Collective management of copyright began at almost the same time as enactment of the first national copyright laws, and has expanded over the centuries commensurate with technological advances.
Copyright has been managed collectively since the late 1700s. It started in France in 1777, in the field of theatre, with dramatic and literary works. Collective management is most common in the field of music, for which the first collective management organization was established in 1850, also in France. Similar organizations now function in more than 100 countries.
Copyright and technology have really evolved hand in hand: first printing and then sound recording, cinematography, broadcasting, photocopying, satellite and cable transmission, video recording and most recently the Internet.
Photocopying machines became commonplace in the late 1960s and early 1970s, producing a need for appropriate solutions to increasing levels of unauthorized photocopying, to turn it into a lawful activity by securing access to users and remuneration to authors and publishers.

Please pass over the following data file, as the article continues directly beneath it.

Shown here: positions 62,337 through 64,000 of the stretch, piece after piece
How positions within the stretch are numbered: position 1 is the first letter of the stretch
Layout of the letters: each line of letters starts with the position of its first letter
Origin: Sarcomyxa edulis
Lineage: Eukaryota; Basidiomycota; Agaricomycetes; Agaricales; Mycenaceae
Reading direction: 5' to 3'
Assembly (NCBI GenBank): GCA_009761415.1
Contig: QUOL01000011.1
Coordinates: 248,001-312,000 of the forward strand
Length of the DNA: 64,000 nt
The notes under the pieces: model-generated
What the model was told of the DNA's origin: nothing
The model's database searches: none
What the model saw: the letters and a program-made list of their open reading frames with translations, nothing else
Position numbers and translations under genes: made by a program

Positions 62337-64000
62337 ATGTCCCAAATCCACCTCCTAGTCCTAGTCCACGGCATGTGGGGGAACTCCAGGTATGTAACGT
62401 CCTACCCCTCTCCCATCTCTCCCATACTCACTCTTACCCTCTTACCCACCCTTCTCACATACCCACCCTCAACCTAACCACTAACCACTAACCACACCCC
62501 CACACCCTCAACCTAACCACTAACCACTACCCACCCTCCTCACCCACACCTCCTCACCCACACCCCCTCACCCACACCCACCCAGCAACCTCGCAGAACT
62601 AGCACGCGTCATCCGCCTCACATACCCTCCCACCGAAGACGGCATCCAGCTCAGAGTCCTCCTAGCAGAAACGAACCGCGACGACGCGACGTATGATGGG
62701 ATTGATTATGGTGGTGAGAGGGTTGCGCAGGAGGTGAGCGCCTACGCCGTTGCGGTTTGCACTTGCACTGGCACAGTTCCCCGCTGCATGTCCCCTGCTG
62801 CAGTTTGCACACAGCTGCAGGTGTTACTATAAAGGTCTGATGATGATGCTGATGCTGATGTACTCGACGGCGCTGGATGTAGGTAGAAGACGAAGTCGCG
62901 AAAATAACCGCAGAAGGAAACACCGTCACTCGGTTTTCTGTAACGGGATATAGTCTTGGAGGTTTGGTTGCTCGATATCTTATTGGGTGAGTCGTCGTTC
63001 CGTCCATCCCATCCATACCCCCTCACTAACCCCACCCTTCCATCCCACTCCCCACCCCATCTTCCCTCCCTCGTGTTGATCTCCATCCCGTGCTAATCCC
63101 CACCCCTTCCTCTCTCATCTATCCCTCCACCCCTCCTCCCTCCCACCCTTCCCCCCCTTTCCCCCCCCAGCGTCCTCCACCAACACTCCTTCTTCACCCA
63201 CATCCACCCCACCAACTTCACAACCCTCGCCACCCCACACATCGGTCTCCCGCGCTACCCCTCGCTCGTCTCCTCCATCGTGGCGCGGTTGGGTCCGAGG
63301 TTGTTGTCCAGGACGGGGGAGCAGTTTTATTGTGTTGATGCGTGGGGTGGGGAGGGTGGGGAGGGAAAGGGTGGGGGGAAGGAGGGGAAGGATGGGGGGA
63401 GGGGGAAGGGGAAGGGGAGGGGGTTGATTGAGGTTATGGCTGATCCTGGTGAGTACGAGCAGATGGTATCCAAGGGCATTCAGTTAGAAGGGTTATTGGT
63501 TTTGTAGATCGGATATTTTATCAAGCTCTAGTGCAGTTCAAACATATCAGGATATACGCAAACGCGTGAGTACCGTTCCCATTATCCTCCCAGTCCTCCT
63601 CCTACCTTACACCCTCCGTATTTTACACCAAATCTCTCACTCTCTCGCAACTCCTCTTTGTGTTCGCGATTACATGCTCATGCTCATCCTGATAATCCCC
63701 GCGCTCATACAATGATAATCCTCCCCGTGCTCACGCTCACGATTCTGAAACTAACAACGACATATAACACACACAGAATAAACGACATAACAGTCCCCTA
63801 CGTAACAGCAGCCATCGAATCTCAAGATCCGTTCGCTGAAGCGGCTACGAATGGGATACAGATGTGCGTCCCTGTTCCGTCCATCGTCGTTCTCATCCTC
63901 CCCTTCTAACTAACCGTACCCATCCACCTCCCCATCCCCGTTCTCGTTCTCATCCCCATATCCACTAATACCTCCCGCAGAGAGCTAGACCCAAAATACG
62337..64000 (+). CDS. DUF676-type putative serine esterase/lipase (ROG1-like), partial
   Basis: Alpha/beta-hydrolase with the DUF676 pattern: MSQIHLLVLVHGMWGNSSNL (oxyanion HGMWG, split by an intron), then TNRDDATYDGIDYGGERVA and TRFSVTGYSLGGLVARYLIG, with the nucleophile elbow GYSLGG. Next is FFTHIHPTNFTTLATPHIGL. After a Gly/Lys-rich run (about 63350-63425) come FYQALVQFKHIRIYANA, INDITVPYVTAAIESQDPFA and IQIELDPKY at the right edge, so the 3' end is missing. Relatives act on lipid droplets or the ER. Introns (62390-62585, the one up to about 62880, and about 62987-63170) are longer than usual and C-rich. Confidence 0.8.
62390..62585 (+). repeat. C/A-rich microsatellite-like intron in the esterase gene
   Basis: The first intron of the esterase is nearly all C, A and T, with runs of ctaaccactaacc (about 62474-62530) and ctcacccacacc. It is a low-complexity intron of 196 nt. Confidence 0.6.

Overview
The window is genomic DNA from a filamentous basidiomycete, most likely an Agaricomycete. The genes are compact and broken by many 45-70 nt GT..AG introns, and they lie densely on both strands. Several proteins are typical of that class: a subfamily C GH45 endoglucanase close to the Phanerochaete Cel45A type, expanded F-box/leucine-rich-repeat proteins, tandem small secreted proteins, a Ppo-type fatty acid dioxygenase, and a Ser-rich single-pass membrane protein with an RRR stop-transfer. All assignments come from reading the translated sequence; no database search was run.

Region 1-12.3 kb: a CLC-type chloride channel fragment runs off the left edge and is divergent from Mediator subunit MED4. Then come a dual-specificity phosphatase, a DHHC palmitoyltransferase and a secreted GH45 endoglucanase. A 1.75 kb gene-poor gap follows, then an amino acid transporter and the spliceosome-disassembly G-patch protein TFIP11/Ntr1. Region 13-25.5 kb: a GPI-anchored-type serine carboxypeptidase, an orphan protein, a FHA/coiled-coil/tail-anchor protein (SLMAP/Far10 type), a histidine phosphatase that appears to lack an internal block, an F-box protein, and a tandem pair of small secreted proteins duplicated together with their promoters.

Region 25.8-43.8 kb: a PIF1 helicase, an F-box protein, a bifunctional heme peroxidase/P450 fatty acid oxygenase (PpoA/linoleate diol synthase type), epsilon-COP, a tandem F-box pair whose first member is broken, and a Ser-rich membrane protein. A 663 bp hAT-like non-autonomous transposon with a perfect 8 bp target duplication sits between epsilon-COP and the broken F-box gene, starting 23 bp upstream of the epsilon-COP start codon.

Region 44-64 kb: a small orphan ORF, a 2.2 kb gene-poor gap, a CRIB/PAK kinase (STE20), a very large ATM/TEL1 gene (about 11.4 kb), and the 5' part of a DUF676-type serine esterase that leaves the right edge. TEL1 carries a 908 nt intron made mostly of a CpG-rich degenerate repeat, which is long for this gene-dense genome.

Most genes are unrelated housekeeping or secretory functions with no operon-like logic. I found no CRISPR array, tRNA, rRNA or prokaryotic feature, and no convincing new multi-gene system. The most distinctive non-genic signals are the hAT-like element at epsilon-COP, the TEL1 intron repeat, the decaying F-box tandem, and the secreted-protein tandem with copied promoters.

As early as 1955, a decision of the Federal Court of Justice in Germany ruled that the reproduction of an article from scientific journals by an industrial firm, to be used by its employees, was not a free use which could take place without the consent of rights holders5 . In 1957, the collecting society VG WORT was established in Germany as a general literary rights organization for authors and publishers.
The first RRO to specialize in the management of reprography, BONUS, was established in 1973 in Sweden. By September 2004, RROs were functioning in 50 countries, and every year new RROs are established.